Freshman Maurice Clarett has been a stunning success for Ohio State
In an era of spread offenses, the once-glamorous tailback is seldom the heart of the attack. Leave it to Ohio State, the school that has produced five Heisman Trophy-winning running backs, to find a freshman to rush the sixth-ranked Buckeyes back to the future. Maurice Clarett not only carried 31 times for 230 yards and two touchdowns in his team's 25-7 defeat of No. 10 Washington State, but he also started talk of a national championship in Columbus for the first time in four years. "Biggest adjustment he had," quipped Ohio State offensive coordinator Jim Bollman, alluding to Clarett's seamless transition from high school, "was not carrying the ball every play."
Funny thing, because Buckeyes coach Jim Tressel pulled Clarett aside last Thursday and said, "You think you can carry it 40 times on Saturday?" Clarett told him yes, and he showed plenty of stamina against the Cougars. Though he left the game in the second half after his 27th carry, Clarett returned three plays later and went around right end for 44 yards.
Clarett, who is third in the nation in rushing (157.0 yards per game) behind Joshua Cribbs of Kent State and Southern Mississippi's Derrick Nix, doesn't carry the ball as if he's someone who has played just three college games. With a quick, toothy smile in interviews, he doesn't carry himself like a rookie, either. One reason Clarett feels at home at Ohio State is that he graduated early from Warren G. Harding High in Warren, Ohio; enrolled at Ohio State last January; and went through spring practice. Another reason is Tressel. Clarett began attending the coach's summer camps at Youngstown State in grade school. When Tressel left Youngstown State in January 2001 after 15 seasons to come to Columbus, Clarett, who that fall would be named the USA Today high school offensive player of the year, knew he was destined to become a Buckeye. Clarett feels comfortable enough with Tressel to joke around with him during games, and on Saturday he even left a bloodstain on Tressel's white shirt after parting him on the shoulder.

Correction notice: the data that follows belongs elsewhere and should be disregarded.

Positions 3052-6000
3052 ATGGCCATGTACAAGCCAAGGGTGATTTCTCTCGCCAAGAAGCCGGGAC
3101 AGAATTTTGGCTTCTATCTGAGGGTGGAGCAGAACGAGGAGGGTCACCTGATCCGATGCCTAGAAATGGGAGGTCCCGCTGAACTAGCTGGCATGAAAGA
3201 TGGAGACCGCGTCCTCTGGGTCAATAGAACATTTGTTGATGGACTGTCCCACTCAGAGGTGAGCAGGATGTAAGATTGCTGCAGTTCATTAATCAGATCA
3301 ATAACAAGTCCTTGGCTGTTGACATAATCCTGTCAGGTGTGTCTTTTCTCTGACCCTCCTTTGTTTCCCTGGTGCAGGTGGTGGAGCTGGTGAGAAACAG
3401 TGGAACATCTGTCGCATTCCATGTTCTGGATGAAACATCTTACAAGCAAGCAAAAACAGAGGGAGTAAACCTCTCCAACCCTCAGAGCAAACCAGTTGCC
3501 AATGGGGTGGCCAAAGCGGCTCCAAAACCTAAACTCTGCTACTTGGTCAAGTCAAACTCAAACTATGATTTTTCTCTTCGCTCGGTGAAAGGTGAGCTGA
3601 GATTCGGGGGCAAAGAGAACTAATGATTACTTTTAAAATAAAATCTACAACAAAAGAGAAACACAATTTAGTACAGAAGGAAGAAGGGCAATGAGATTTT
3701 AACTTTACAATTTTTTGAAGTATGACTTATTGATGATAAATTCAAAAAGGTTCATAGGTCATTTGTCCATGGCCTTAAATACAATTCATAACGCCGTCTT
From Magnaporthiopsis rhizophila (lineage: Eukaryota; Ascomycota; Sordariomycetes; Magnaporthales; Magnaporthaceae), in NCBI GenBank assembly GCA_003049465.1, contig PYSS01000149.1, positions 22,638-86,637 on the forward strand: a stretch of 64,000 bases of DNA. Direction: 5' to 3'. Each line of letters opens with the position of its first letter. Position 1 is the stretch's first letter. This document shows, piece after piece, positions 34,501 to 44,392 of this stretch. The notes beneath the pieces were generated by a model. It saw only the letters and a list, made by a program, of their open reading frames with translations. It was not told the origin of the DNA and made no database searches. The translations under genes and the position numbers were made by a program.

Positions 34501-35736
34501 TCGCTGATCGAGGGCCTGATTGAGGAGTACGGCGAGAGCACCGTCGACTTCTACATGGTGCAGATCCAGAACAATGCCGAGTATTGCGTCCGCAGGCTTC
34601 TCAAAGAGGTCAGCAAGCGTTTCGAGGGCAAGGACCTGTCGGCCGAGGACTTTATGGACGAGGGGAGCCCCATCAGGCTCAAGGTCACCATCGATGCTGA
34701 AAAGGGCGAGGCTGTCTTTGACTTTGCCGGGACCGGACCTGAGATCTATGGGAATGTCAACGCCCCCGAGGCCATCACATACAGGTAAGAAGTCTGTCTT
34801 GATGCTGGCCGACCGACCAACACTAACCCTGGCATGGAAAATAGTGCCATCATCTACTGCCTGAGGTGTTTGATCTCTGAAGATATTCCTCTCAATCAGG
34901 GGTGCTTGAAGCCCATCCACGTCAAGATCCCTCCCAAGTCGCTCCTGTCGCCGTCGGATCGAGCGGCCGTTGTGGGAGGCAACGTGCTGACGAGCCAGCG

Tressel was as impressed as anyone by Clarett's performance. "Maurice broke tackles," he said. "There weren't a lot of blockers on some of those plays." Clarett was especially effective in the second half, when Ohio State, trailing 7-6, set out to pound the ball straight into the Washington State defense. When the Cougars began using five down linemen, the Buckeyes responded by going to their Jumbo formation, which includes six linemen and two tight ends stacked on the left side. The fullback lines up a step to the left of center, and occasionally right guard Bryce Bishop pulls to the left side. On Saturday those big bodies overpowered the right side of the Washington State defense, and Clarett reaped the benefits, gaining 194 second-half yards.
He ran as well against a Top 10 team as he had at Harding High. "Things happen a whole lot quicker in [college]," Clarett said, "but I've learned that if you work harder, you get the same results."
Turning Chances Into Points
No one thought that first-year California coach Jeff Tedford would have to counsel his team about overconfidence. But that's exactly what Tedford did after the Bears improved to 3-0 with a 46-22 thrashing of No. 15 Michigan State last Saturday. "Now that we have won a big game, we will make sure we remember how we've had this success," Tedford said on Sunday.
Cal has had success by playing efficiently—the team is plus-10 in turnover margin, a statistic that even Tedford calls "a little bit absurd." The Bears, who are second in the nation in scoring (50 points per game), have scored on all 16 trips inside their opponents' 20-yard line (12 touchdowns, four field goals). No one has been more productive than senior quarterback Kyle Boiler, who began this season with a 7-21 record as a starter and with a reputation as a poor decision maker. This season he has completed 61.5% of his passes (up from 49.1% last year) with seven touchdowns and one interception. Against the Spartans, Boiler threw for two touchdowns, ran for another and caught a fourth, a 14-yard pass from wideout LaShaun Ward on a play dubbed Rat Tail because of the shape of Boiler's route.
While Tedford, who was Oregon's offensive coordinator last year, cautions the Bears not to overreact to their success, he appreciates what it means to his team after their 1-10 finish last season. "You see a smile on their faces," Tedford says. "They deserve something good happening to them."